#5: Shepherds

Luke 2:8-20

In that region there were shepherds living in the fields, keeping watch over their flock by night. Then an angel of the Lord stood before them, and the glory of the Lord shone around them, and they were terrified. But the angel said to them, “Do not be afraid; for see—I am bringing you good news of great joy for all the people: to you is born this day in the city of David a Saviour, who is the Messiah, the Lord. This will be a sign for you: you will find a child wrapped in bands of cloth and lying in a manger.” And suddenly there was with the angel a multitude of the heavenly host, praising God and saying,
“Glory to God in the highest heaven,
and on earth peace among those whom he favours!”
When the angels had left them and gone into heaven, the shepherds said to one another, “Let us go now to Bethlehem and see this thing that has taken place, which the Lord has made known to us.” So they went with haste and found Mary and Joseph, and the child lying in the manger. When they saw this, they made known what had been told them about this child; and all who heard it were amazed at what the shepherds told them. But Mary treasured all these words and pondered them in her heart. The shepherds returned, glorifying and praising God for all they had heard and seen, as it had been told them.

After Old Testament prophesying and angel-promised pregnancy we are back at the stable. This is a classic ‘royal birth’ story. A king’s son is born in the palace; heralds are sent out to the city and nation to announce the event; the rich and famous come to offer their presence and presents. Except here the palace is a stable, the heralds are angels and the rich and famous are the ‘bottom rung of the ladder’ shepherds. God’s version of the world is so different from ours. His way of seeing and valuing people turns our status, class obsessed world upside down. This birth as a homeless person into insecurity and poverty and his welcome by the shepherds all point to Jesus’ future. His life and his ministry will all be lived out amongst the poor and the struggling, they are the ones who will respond to him. He will not be centre stage, he will not have political or religious power and authority, wealth with all its supportive relationships to other wealthy people will be denied him. He will live, operate, minister and work on the edge.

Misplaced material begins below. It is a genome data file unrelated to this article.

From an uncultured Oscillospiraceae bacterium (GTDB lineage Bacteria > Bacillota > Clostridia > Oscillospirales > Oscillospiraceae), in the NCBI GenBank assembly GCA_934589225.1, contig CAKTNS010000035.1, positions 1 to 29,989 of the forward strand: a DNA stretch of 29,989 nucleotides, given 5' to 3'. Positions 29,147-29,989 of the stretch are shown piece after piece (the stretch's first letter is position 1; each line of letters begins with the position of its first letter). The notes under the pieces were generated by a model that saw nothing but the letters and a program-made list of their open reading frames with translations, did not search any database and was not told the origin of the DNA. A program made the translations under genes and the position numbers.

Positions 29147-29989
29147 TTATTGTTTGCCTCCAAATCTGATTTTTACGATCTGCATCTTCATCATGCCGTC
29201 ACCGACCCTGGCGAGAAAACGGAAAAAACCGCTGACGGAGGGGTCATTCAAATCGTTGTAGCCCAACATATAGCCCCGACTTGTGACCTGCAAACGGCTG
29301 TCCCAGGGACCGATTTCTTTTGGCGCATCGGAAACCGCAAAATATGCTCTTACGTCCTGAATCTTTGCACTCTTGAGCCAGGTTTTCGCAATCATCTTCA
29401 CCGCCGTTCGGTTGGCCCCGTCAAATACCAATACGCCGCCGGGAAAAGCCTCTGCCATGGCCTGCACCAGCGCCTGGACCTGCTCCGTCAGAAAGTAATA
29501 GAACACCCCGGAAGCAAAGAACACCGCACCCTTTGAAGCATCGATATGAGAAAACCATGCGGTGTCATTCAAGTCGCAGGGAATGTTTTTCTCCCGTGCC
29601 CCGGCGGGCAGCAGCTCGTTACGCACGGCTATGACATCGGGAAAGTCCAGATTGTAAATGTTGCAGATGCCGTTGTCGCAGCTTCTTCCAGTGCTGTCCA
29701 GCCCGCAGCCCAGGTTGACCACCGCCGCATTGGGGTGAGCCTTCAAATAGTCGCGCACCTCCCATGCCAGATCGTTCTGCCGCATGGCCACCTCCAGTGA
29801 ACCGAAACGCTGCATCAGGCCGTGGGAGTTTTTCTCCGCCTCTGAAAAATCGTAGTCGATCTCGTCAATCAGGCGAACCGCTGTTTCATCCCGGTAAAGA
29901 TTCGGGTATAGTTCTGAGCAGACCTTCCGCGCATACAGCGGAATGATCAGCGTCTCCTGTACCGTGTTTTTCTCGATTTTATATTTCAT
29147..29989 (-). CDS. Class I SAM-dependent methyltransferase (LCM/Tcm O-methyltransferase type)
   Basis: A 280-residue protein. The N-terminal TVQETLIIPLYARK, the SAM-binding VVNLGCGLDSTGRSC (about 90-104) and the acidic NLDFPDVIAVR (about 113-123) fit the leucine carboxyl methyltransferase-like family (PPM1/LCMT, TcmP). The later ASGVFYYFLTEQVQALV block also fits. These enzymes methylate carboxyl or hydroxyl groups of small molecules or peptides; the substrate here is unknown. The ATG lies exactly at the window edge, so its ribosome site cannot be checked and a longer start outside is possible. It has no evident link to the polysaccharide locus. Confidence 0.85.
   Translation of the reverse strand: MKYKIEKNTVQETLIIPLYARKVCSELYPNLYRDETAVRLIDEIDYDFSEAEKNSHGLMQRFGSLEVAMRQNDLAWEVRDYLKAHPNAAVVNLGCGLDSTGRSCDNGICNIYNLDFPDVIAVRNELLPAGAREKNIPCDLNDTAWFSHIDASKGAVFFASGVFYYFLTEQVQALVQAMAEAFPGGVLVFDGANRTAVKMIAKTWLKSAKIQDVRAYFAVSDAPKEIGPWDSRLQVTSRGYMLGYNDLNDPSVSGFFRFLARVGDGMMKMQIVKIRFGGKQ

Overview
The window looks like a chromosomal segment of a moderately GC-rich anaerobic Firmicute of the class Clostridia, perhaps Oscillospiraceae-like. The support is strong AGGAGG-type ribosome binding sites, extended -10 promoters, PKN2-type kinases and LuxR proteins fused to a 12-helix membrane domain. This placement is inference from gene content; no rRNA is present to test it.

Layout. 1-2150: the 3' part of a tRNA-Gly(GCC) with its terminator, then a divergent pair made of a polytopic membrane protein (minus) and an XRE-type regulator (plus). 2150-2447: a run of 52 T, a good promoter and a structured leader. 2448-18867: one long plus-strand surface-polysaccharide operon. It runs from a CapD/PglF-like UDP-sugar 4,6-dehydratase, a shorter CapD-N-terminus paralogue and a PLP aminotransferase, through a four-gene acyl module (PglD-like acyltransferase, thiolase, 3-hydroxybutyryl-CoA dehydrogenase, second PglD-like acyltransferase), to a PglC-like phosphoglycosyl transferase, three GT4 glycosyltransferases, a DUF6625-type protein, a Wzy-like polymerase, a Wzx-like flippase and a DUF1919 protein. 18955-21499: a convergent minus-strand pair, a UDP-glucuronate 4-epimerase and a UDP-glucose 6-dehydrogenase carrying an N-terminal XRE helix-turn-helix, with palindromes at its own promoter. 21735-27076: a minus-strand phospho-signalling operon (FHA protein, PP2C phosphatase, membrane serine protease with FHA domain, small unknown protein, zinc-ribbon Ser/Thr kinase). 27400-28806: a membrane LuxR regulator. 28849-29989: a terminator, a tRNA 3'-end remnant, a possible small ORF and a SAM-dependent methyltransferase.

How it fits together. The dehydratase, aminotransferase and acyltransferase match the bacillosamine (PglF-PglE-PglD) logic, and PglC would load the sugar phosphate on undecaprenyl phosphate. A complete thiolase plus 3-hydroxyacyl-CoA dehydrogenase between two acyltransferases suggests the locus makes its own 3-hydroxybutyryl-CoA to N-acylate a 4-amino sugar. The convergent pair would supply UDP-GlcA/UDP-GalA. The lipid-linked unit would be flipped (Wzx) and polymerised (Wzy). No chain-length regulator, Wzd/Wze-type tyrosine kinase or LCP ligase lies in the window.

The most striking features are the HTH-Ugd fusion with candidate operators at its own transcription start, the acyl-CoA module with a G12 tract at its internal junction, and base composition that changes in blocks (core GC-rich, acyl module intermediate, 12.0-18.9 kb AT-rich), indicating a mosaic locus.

After all the excitement of the birth, the announcements and the visiting, the angelic host return to heaven. The ‘New David’ lies in the manger in the royal city of Bethlehem. The shepherds become, in effect, the first evangelists as they share their story and amaze their listeners. Joseph is stolidly in the background. Mary sits and ponders all.

The story is so well known to us that it loses its importance and sense of mystery. Each detail is loaded with significance but we often miss it.

So perhaps we should be like Mary and (as one translation puts it) ponder over everything. To ponder means to weigh, to balance, to reflect on. It involves deep thinking; going over something time and time again; not necessarily coming to quick conclusions. Pondering is a gradual business involving lots of remembering and reflecting. Spiritual people are all great ponderers. So ponder on all these birth stories. Stable, angels, shepherds, what did they mean then, what do they mean to you now.

I can still remember when Jesus was born into the inner heart/stable of Robert. It was my first job as a clergyman, my wife and I were doing lots of youth work and Robert was the leader of the pack. Cleverest at school, strongest personality, best at football and cricket and most indifferent to God, he was the leader.

After months of just playing footie and listening to loud rock music he had eventually started sniffing around the Jesus end of our youth ministry. Gradually he started attending on a Sunday night, joining in the discussion and asking questions.

Six months later we saw him stand up and open up. He invited Jesus to come and be born in his heart – he has never looked back.

Pondering or deep spiritual thinking is like slow cooking. We like fast food, microwave ‘2 minute’ dinners, even better if someone delivers it to our house. Slow cooking takes patience, but has a deeper, richer flavour.

So slow down, find some room and think deeply in a ruminating sort of way, pondering, rolling it around, about what is happening inside your stable. Allow space for the spiritual expectancy in your inner place to grow slowly. Stop, ask questions, talk to God, talk to a friend, practice slow cooking deep in your soul.

‘The heavenly babe you there shall find.
To human view displayed.
All meanly wrapped in swaddling bands,
And in a manger laid.’

So, here are the questions for today.
What are you pondering right now?
How far advanced is the slow cooking?

Lord God, Heavenly Father,
As you sent your son into the world,
Send him into my life.
As he was born into a stable,
Enable him to be born into my heart.
And as Mary pondered,
Slow me down that I might ponder.